A report released last week bears out what many educators have been predicting: Amid rising college tuition, increased global economic competition and a job market that disproportionately rewards graduates in STEM (science, technology, engineering, math) fields, students are seeking degrees in what they and, indeed, many in our nation view as lucrative business and hard-science disciplines. The study is from the American Academy of Arts and Sciences' Commission on the Humanities and Social Sciences, on which I serve.
Some institutions have responded by cutting budgets in the arts and humanities and directing those funds elsewhere. That's the wrong thing to do. The humanities - the study of languages, literature, history, jurisprudence, philosophy, comparative religion, ethics, social sciences - and the arts are vital to our future. We should be investing more funds, more time and more expertise, not less, into these endeavors.
What detractors of the "soft" subjects miss is that the arts and humanities provide an essential framework and context for understanding the wider world. Studying the humanities strengthens the ability to communicate and work with others. It allows students to develop broad intellectual and cultural understanding; it nurtures creativity and deepens participation in public discourse and modern democracy.
Without citizens whose reading, writing, speaking and analytical skills are top-notch, our society as a whole falters. Without artists, sociologists, English majors and political theorists - along with engineers and scientists - to envision what the future looks like, that exciting potential will never be realized. It takes intelligence, passion, imagination and an understanding of what has come before to be a visionary leader. Arts and humanities studies impart these critical life skills.
The commission's report points out that "at the very moment when China and some European nations are seeking to replicate our model of broad education in the humanities, social sciences and natural sciences as a stimulus to invention, the United States is instead narrowing our focus and abandoning our sense of what education has been and should continue to be - our sense of what makes America great."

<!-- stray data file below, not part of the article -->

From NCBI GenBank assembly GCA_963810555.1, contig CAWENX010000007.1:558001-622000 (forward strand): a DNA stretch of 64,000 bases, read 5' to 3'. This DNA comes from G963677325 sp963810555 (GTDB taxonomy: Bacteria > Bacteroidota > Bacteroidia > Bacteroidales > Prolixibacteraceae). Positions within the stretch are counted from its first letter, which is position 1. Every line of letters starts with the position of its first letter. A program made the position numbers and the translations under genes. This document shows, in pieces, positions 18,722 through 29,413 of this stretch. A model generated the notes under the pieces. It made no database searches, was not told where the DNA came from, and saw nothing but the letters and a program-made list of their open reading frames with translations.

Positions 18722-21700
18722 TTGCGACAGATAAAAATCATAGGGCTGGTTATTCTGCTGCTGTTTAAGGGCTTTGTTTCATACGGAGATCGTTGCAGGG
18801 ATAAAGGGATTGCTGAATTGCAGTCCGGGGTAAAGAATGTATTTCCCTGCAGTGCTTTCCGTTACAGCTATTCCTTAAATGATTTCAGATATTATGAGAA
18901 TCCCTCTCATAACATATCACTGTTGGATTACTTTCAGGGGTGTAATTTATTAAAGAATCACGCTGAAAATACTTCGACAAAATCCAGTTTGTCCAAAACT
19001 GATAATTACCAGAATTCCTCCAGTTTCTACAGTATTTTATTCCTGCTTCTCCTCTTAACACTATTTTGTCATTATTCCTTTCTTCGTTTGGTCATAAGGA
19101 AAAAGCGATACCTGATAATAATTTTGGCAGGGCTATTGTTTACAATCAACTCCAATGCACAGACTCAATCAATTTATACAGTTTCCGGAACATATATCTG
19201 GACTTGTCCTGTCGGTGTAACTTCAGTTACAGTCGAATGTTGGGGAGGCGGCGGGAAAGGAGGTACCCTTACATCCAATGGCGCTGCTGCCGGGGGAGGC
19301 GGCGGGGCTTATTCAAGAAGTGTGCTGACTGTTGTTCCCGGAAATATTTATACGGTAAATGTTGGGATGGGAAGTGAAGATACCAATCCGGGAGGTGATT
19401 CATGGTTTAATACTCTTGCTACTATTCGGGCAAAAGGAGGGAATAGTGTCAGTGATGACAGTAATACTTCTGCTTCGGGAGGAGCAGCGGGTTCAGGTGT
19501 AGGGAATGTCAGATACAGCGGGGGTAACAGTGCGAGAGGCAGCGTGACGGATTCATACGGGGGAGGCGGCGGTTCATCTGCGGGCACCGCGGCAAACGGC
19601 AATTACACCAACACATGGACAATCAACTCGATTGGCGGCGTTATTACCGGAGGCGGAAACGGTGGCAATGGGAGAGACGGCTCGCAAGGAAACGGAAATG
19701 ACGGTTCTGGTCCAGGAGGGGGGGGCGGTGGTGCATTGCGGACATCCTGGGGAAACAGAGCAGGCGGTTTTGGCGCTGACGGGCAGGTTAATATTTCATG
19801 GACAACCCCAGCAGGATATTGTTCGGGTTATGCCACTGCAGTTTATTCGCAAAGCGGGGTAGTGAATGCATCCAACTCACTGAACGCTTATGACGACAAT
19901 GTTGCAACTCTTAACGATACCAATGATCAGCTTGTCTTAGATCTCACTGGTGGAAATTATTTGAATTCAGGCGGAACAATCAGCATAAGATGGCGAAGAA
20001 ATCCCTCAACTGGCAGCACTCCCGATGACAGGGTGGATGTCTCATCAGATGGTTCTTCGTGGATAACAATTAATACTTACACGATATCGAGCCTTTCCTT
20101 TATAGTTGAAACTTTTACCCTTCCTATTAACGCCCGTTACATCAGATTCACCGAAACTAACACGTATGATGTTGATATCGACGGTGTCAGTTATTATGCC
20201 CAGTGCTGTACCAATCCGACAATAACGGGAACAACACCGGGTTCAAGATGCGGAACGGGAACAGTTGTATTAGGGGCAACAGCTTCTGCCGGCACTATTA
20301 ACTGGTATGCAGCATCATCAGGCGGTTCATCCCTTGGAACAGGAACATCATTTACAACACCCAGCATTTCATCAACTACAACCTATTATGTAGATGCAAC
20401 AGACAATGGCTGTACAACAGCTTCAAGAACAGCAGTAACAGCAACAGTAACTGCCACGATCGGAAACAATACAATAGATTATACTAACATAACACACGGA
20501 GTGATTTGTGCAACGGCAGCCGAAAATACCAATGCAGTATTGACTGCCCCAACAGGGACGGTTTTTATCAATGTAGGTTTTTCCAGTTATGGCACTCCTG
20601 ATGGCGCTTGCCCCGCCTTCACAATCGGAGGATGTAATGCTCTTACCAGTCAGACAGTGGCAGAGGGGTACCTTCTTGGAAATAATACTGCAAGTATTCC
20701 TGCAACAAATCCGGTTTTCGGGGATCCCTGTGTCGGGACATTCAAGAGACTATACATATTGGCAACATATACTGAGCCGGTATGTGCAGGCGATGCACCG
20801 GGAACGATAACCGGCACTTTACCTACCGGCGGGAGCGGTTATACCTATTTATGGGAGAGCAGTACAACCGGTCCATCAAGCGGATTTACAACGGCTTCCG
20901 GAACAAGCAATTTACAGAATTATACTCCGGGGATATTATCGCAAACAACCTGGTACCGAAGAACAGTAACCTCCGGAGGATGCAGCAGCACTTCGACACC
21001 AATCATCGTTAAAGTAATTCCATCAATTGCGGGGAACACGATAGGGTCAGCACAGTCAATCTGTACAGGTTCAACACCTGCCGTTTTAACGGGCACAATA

The National Assessment of Educational Progress test shows that less than a quarter of eighth- and 12th-grade U.S. students are proficient in reading, writing and civics. According to the report, three out of four employers now want schools to place more emphasis on the skills that the humanities and social sciences teach: critical thinking and problem solving, as well as written and oral communication.
How can we possibly equip the U.S. for its leadership role in an increasingly connected world if we are not adequately teaching students to communicate and helping them understand and encounter diverse perspectives?
There is no denying that scientific advances have extraordinary power, and that the STEM fields are indispensable. There's no denying that every area of study needs significant increases in resources to keep up with the changing world. But if we fail to invest in the arts and humanities, our country's future leaders will neither understand nor be able to act on or illustrate the shared experience of what it is to be human - they won't have the ability to connect on an emotional level with others. The ability to connect with others is developed by studying the humanities, and in the global community this skill is not optional - it's essential.
Focusing our educational resources toward any one endeavor in narrow isolation creates a destructive imbalance. We must correct this imbalance now, before it is too late.
This, then, is a critical "teachable moment," and we as a society must embrace it. We must enthusiastically support and fund the study of the arts and humanities as the building blocks of a successful global future. And for everyone concerned with how this translates into a sound economy and a sound financial future, simply recall what Steve Jobs told graduates of Stanford University in 2005: One of the most influential experiences in his brief time at Reed College was his exposure to the fine art of calligraphy. It taught him the important lesson of the relationship between discipline and creativity.
James Cuno is president of the J. Paul Getty Trust in Los Angeles. He wrote this for the Los Angeles Times.